I know that the $E$ field inside a conductor is zero. What happens if I put a source of charge inside the conductor?

Say the conductor was spherical centered on the origin and there exists a charge at the origin. Then by Gauss's Law, there exists a non zero field inside the conductor.

Or is it the case that even though this charge is within the sphere, it will redistribute evenly over the surface and hence the E field inside is zero?


1 Answer 1


Firstly Gauss law never predicts that there will be no $\vec E$ inside the conductor , the fact that $\vec E$ is $0$ comes from the fact that we are dealing with electrostatics . What gauss law predicts is that $Q_{inside}$ a conductor will be $0$ under a very special condition/state called electrostatic.

Now what is electrostatics ?

It is a condition achieved , a physical state such that no charge anywhere is moving.

Using this argument to say $\vec E=0$ in a conductor . We reason as follows , we know that any conductor by definition has something has de-localised electrons / charge carriers which are free to flow inside the conductor at least . Now if there's any $\vec E$ inside the conductor , we can surely say then the charges must move . But we are assuming there is electrostatic condition , means no charges are moving . Thus $\vec E$ must be $0$ , because had it not been $0$ we could have never achieved electrostatic condition .

Now the Gauss' law part , as $\vec E$ is 0 , so Flux $\phi=0$ through out gaussian surface by definition of flux and thus it means by Gauss' law that charge contained inside our Gaussian surface is $0$ ,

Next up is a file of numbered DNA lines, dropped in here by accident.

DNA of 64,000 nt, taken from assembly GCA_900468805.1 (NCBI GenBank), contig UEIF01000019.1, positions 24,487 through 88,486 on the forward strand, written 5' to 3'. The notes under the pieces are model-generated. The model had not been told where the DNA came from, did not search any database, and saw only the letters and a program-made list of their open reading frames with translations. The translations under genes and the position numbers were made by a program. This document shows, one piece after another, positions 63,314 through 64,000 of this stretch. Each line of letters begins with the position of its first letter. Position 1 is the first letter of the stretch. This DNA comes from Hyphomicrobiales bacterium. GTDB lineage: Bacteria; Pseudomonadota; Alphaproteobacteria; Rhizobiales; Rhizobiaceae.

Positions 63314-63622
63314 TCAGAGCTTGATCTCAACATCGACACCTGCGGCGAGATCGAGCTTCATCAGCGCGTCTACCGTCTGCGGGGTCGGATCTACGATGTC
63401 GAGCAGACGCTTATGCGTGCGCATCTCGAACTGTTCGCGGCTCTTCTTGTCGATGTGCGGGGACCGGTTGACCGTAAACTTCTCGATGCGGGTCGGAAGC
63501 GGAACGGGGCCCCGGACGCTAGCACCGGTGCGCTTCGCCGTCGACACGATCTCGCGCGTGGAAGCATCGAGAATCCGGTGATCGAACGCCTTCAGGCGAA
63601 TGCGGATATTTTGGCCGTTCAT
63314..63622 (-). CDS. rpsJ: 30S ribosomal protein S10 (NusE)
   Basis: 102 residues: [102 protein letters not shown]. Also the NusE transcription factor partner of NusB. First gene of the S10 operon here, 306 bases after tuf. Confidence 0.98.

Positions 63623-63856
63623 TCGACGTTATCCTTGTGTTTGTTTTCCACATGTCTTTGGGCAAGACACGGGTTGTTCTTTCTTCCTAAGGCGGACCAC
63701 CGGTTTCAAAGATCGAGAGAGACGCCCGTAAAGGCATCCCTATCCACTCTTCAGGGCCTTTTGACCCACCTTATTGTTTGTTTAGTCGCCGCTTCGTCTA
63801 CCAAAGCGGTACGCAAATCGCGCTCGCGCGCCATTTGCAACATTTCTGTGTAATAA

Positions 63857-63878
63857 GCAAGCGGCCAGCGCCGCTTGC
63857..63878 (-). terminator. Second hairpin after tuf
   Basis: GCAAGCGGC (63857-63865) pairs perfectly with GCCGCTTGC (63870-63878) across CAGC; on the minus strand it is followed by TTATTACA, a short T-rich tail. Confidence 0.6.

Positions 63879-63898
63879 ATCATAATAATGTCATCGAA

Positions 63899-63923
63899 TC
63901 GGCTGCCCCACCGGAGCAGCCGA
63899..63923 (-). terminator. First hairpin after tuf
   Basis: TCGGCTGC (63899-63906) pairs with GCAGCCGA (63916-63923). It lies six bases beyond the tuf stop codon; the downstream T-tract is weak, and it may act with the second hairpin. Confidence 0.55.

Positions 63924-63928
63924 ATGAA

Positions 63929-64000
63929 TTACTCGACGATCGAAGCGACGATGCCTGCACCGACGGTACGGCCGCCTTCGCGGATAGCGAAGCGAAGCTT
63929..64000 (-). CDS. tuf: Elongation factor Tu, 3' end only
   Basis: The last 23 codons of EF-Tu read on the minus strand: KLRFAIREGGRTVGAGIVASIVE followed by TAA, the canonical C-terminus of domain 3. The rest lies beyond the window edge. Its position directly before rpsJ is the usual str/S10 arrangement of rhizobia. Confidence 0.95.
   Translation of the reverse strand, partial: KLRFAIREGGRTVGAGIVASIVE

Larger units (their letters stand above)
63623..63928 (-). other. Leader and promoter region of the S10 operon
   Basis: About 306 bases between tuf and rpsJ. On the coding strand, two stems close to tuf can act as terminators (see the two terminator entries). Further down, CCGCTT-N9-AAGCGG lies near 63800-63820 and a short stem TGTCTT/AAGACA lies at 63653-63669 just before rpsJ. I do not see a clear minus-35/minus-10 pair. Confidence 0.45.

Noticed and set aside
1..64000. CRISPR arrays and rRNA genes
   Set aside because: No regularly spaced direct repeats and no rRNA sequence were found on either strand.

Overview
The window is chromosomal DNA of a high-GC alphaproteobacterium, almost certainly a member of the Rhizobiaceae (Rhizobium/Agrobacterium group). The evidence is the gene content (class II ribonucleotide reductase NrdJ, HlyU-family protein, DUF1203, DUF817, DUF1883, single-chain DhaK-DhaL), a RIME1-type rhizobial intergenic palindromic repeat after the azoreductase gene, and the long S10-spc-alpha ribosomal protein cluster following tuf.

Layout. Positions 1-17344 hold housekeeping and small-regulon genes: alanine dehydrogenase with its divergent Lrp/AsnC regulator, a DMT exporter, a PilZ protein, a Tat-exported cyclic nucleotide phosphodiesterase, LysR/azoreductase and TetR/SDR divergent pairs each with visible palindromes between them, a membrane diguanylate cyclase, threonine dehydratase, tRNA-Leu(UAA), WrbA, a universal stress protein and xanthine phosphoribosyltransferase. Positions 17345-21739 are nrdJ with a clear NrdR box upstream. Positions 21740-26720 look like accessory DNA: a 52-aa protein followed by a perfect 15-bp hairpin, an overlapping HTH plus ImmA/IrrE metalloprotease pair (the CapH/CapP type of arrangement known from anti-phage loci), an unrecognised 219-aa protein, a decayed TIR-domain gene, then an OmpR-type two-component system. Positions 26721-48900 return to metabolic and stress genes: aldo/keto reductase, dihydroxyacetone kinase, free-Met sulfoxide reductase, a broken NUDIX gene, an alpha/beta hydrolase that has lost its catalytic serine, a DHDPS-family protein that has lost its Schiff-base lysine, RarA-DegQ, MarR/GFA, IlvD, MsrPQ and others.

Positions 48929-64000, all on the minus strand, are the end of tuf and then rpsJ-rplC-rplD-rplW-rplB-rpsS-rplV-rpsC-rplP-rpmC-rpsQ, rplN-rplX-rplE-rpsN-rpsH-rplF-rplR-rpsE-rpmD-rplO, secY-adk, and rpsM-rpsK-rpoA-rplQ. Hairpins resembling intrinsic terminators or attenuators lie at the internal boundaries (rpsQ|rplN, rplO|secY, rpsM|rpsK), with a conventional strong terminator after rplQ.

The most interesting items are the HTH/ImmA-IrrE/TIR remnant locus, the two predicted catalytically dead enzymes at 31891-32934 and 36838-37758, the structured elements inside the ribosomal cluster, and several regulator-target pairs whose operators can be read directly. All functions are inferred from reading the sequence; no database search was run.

So we proved that in electrostatic conditions , charge cannot reside inside a conductor using 1. A physical assumption & 2. A law of nature .

Now dealing with your question , assuming electrostatic condition has been achieved , there must be no $\vec E$ inside the conductor , I am assuming not a hollow sphere . Thus net charge inside any gaussian surface you imagine is $0$ .

Now imagining this physically , suppose the whole sphere is made up of very very thin infinitesimal shells , you can assume condition to be like this in every infinitesimal shell (assume these to bespheres).enter image description here

But you know net charge of an isolated system is conserved , so on the outermost surface there will be net charge = the charge you put inside in the first place.

Equal in terms of magnitude and sign .

And it'll also be uniformly distributed . Why ?

Because of the symmetric nature of the sphere , suppose you are the charge , you'll see that all points are adzactly equal to each other in every respect , orientation etc. so you'll distribute same way at each point and also if you calculate , in general if you reason that charge will be more here , I can reason same way for any other point on the sphere , you'll see that only this symmetric distribution here helps us to achieve Electrostatic Conditions .

  • $\begingroup$ That's a nice answer - thank you. So the charge located inside will redistribute (evenly) over the surface of the spherical conductor. And then we conclude no charge so no field? $\endgroup$
    – CAF
    May 13, 2013 at 9:29
  • $\begingroup$ Other way around , no field $\implies$ no charge here in this particular case . First the argument for no field comes . And yes the charge will redistribute evenly over the surface . $\endgroup$
    – user23503
    May 13, 2013 at 9:31
  • $\begingroup$ You said above 'assuming not a hollow sphere'. How would this change things? $\endgroup$
    – CAF
    May 13, 2013 at 9:33
  • $\begingroup$ Basically a hollow sphere is simpler case . Nothing as such in the solution will change , just assume the sphere to be infinite hollow spheres , so , in a way I answered for infinite of them , and taking one hollow sphere is a simple and special case of this . Nothing different here , I emphasised not a hollow sphere , so you can imagine the infinite shell redistribution of charge here . $\endgroup$
    – user23503
    May 13, 2013 at 9:35

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